What does it take to hold your own in the volatile cannabis industry? Nancy Whiteman, the co-owner of the cannabis products manufacturer Wana Brands, can tell you.
“I would say resilience, a sense of humor, and problem-solving skills—just being able to work through all the millions of crazy things that happen,” she said.
Add a healthy dose of business experience, an ability to forge strong relationships and a love for the work itself—and you have a winning recipe that has served Whiteman well since she founded the company six years ago.
The company has weathered a torrent of regulatory changes in its home state of Colorado. But despite these challenges, the brand has not only survived: It’s thriving, extending into other cannabis-friendly states with an eye to establishing a regional and even a national footprint, Whiteman said.
Whiteman’s story may not fit the plotline you’d expect to typify cannabis business owners.
“A lot of people enter the industry, I think, because they start out as activists and advocates for cannabis,” she said. By contrast, Whiteman entered the market because she thought “it was a very cool business idea.” It was only later, after receiving feedback from customers, that she realized how much they benefitted from cannabis. After that, she became a passionate supporter of cannabis medicine.
But, before that, Whiteman was simply a businesswoman, looking for a change. She’d been working as a sales and marketing consultant, and she wanted to transition out of a services-based business into a product-based one. The opportunity came when she partnered with a businessman who’d launched a cannabis-infused soda company. The partnership eventually dissolved, but it was enough to launch Whiteman’s new career. She went on to co-found Wana Brands in 2010.
In the company’s early days, Whiteman had to contend with the usual challenges associated with starting a business. “But I would say the biggest challenges overall have been adapting to and complying with increasingly strict regulations over time,” she said.
When the company launched, new regulations had just passed that prohibited edible producers from making their products in home kitchens, she said. The next wave of changes brought seed-to-sale tracking. Later, new packaging and labeling regulations were passed, followed by lab testing requirements, and then more packaging and labeling rules.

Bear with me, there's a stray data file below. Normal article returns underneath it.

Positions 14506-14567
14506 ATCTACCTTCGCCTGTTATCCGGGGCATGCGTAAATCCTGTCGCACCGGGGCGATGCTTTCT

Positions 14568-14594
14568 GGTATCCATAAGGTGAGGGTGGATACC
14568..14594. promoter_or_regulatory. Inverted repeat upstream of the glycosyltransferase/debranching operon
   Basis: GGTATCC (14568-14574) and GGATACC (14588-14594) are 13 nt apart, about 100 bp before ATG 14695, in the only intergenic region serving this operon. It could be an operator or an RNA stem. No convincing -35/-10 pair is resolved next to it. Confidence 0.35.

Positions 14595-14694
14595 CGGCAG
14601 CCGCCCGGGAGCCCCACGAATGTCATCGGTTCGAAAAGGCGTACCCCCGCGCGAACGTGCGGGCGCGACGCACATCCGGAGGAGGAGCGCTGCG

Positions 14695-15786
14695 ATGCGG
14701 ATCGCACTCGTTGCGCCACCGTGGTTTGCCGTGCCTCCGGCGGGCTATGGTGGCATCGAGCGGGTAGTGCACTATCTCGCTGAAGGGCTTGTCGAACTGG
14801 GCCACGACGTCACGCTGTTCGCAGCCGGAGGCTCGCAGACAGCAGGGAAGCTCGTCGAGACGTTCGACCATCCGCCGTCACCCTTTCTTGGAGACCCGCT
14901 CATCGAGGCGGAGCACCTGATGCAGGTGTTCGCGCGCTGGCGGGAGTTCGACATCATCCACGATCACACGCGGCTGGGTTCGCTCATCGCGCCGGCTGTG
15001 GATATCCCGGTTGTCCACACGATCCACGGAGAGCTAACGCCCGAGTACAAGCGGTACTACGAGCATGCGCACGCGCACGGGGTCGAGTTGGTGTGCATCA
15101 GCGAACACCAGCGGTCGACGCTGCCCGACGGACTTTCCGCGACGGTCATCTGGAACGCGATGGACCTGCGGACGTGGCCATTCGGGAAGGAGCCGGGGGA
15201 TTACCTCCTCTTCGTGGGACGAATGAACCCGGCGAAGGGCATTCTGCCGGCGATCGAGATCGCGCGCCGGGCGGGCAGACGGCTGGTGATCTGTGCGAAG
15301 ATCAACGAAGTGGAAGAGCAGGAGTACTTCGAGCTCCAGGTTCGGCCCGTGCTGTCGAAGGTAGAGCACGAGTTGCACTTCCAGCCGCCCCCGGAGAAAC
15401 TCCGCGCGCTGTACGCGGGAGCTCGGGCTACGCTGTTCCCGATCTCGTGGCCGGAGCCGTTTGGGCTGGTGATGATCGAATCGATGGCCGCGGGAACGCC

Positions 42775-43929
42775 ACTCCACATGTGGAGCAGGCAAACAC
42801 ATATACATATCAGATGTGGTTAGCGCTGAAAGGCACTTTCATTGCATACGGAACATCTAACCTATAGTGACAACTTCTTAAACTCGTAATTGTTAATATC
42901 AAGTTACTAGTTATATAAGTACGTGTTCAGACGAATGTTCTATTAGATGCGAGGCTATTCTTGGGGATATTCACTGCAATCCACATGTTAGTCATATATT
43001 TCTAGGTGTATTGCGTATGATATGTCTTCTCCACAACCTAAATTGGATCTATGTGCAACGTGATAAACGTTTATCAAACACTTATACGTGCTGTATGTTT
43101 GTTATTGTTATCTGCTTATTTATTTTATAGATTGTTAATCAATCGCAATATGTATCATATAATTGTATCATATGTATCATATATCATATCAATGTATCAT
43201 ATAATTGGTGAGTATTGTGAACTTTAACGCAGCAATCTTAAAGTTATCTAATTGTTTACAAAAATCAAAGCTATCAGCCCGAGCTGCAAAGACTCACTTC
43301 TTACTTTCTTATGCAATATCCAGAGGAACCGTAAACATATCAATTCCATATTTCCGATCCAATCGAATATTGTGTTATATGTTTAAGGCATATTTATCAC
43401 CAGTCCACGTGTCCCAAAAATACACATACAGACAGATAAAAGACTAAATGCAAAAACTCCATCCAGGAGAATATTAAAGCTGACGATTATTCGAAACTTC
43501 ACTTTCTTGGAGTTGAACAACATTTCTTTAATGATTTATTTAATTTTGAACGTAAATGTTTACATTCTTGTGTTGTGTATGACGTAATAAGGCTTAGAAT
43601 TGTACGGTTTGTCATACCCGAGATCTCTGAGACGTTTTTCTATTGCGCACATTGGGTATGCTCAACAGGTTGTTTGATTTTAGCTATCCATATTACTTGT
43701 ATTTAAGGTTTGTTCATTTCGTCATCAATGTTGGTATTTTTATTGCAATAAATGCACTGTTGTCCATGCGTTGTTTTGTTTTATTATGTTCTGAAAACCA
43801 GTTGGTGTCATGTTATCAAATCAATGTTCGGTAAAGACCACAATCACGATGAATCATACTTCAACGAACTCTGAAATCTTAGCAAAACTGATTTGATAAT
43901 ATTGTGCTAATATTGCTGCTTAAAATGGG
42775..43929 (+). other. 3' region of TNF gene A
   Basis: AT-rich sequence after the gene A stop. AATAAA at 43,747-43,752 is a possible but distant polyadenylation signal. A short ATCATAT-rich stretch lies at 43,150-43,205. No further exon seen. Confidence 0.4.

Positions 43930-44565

As the state’s regulatory framework changed, cannabis enterprises had to change, too. Stricter regulations winnowed out companies that lacked either the capital or the business background to adapt to the ever-evolving industry, she said.
For her part, Whiteman brought an MBA and a well-rounded business expertise, which included years working in corporate environments and experience in sales and marketing. “I was fortunate that I came to the table with that background,” she said.
Still, Whiteman doesn’t rely solely on her own experience or knowledge. She actively builds partnerships with others in the industry and seeks help from outside sources.
“The key thing for me is always knowing what I don’t know,” then finding experienced professionals who can help, she said. Whether it’s a lawyer to negotiate a contract or an accountant who’s been through an audit for the cannabis industry, finding trusted resources is key.
From her perspective, collaboration is the lifeblood of a successful industry. “There’s so much richness in those relationships and how much you can help each other,” she said. “My own personal belief is that we don’t need to compete with each other by withholding information from each other. We should be competing on the strength of our products and the strength of our service and the strength of our marketing. But other than that, we should be helping each other.”
After surviving the tumultuous early days of Colorado’s cannabis market, Wana Brands is extending its reach into other states. Earlier this month, it announced a partnership with CWNevada, which will introduce the full Wana Brands product line to medical patients in that state. CWNevada is a vertically integrated cannabis company operating in Pahrump and Las Vegas, Nev.
The two entities entered a licensing agreement, which allows CWNevada to manufacture Wana Brands products using the latter’s recipes, training, standard operating procedures, quality assurance process and other elements, Whiteman said. In this arrangement, Wana Brands is licensing its brand, which saves the company in the long run.
“We can try to obtain a license in [Nevada] ourselves, and build out a facility and do the whole thing under our own license,” Whiteman said. “But that requires a lot of capital and, generally, it also requires that a principal be a resident of the state.”
The partnership with CWNevada comes about six months after Wana Brands began rolling out its product line in Oregon. These developments play into the company’s larger game plan. Whiteman believes that sometime in the foreseeable future, cannabis may be legalized federally. If it does, she expects larger companies will rush into the market, creating a more competitive atmosphere. As it stands now, though, the state-specific nature of the cannabis industry is probably keeping those larger companies at bay.
“So I think that companies like mine, one of the ways that we can protect ourselves in a scenario where the competition will be very different is to try to build at least a regional, if not a national, footprint for our brand,” Whiteman said.
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